However, it seems that new ID features are being developed that may help us pick some of these individuals out in the field (with some caveats which I will discuss more fully next time around)….
Sandra Talbot, G. Kevin Sage, Judy Gust, Jolene Rearick, David Ward & Dirk Derksen. Multilocus phylogeography and population structure of High Arctic North American Brant geese. Goose Specialist Group Meeting, Arcachon, January 2013. Oral presentation.
Sean Boyd, David Ward & Kendrew Colhoun. Migration ecology and affiliation patterns of western & eastern high arctic Brant (B.b.hrota). Goose Specialist Group Meeting, Arcachon, January 2013. Oral presentation.
The Cornell Lab Offer:
**Free 30 Day Offer to BF readers**
In addition to being able to visit Birds of North America Online for 30 days as a special introductory offer, we are now also offering savings of 50% on subscription rates for our 1, 2 and 3 year subscription options for readers of the Birding Frontiers blog. Thus you can now subscribe to the Birds of North America Online at the following rates:
1 year: $21 USD
2 years: $37 USD
3 years: $50 USD
Steps to Purchase a Subscription
All BNA Online subscriptions are purchased through the Cornell Lab of Ornithology’s E Store. So should you decide to purchase a subscription, please:
2. Select the desired subscription term by clicking “Add to Cart”
3. You will then be taken to the “Your Cart” page. To take advantage of this special offer for discounted long term subscription rates, simply put the code EUAU in the Promotion Code field at the left of the page.
If you want to subscribe for 30 days, simply leave the Promotion Code field blank.
Click “Proceed to Checkout”
4. Finish purchasing process
5. Two emails will be sent to you: one will be a receipt and the other email will include a Subscription Code and a link to a BNA Online Account Set up Page.
6. When ready to Activate the subscription, click on the url link in the email and establish a User Name & Password.
7. Insert the Subscription Code in the appropriate field page.
apparent Gray-bellied Brant Branta (bernicla) nigricans 24th March 2013 Gravesend Bay, Kings Count, New York. Marshall Iliff…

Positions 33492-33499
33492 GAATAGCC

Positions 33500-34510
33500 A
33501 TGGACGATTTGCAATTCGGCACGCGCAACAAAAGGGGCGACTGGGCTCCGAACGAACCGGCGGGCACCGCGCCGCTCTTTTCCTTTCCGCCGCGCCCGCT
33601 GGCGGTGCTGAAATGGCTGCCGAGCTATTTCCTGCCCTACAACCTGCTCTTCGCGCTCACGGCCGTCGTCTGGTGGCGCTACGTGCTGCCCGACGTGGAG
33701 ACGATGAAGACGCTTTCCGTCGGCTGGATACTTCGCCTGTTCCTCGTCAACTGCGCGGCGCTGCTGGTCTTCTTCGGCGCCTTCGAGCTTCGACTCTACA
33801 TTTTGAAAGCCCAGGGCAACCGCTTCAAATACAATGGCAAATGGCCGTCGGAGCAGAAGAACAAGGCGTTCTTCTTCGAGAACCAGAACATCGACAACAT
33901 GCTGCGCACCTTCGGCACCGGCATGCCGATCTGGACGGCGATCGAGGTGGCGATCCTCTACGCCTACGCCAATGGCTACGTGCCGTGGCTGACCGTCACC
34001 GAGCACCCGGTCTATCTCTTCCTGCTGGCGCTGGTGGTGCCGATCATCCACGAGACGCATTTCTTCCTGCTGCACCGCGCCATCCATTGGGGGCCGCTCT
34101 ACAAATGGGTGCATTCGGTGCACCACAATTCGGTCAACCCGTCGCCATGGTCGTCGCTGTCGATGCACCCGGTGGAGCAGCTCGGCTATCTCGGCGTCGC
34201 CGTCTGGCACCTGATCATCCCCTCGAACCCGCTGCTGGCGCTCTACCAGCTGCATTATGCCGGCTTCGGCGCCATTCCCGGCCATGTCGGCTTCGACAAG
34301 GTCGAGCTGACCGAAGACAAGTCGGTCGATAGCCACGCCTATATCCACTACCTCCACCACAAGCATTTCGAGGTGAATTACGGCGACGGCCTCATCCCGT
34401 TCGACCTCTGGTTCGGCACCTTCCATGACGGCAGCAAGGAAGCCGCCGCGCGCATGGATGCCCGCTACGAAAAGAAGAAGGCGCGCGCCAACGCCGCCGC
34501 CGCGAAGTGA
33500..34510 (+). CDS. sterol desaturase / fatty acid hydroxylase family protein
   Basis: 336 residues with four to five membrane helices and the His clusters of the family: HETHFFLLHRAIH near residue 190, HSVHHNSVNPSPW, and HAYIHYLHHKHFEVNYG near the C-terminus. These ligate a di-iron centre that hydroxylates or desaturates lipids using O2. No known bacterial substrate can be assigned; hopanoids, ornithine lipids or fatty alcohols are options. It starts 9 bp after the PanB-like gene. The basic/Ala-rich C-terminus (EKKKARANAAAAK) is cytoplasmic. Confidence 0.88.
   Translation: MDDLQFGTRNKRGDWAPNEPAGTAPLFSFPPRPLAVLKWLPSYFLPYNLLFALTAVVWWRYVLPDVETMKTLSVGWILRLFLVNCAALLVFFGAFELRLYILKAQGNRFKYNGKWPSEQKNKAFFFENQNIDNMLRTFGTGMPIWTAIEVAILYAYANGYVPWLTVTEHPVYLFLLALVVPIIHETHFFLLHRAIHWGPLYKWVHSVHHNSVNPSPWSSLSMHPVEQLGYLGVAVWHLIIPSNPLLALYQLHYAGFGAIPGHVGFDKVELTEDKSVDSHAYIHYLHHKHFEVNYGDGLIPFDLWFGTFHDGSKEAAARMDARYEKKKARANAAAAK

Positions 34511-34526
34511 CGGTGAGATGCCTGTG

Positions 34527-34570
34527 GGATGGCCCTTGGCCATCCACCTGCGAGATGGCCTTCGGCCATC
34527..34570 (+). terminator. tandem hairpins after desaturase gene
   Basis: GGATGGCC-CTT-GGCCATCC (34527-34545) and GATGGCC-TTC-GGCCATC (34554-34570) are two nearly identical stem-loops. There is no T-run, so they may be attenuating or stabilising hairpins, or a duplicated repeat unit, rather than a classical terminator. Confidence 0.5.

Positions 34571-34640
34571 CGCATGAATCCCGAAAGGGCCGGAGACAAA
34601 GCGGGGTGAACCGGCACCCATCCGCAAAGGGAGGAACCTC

Initially identified as possible Gray-bellied and revised to this taxon on 18 Nov 2013. This bird was tough to keep track of but was always obvious when seen, as the dusky color on the flanks stood out from the surrounding B. b. hrota and contrasted strongly with the white flank bars. The dark color extended down to the area between the legs. The neck patch was not different from the hrota, and we did not see other characters that might be intermediate between this bird and Black Brant. So we did not consider it an Atlantic x Black Brant. Solid field identification of Gray-bellied Brant is difficult, but this bird stood out from all Atlantic Brant we have seen in the color of the underparts. While studying this taxon in Washington for the upcoming Princeton Guide, we noticed another field mark — long white uppertail coverts, nearly covering the tail tip. Based on a small sample of only a few dozen birds, this appears to be a useful field mark for Gray-bellied, although it needs more testing. In the video this bird appears to show this more than most of the Atlantic Brant around it. This bird was bigger than the average B. b. hrota, but a few Atlantics were bigger.
Watch video of this bird:
Grey-bellied Brant -December 2005 Steve Mlodinow. While slightly browner on the belly, and with tad large white neck patches, some Grey-bellieds such as these are seemingly indistinguishable from Pale-bellied Brent Geese. On the breeding grounds in the Canadian High Arctic Islands, the plumage of birds seems to vary clinally appearing most like Black Brant (orientalis) in on Prince Patrick Island and virtually indistinguishable from High Arctic population of Pale-bellied Brent (hrota) at the easternmost end of Melville Island.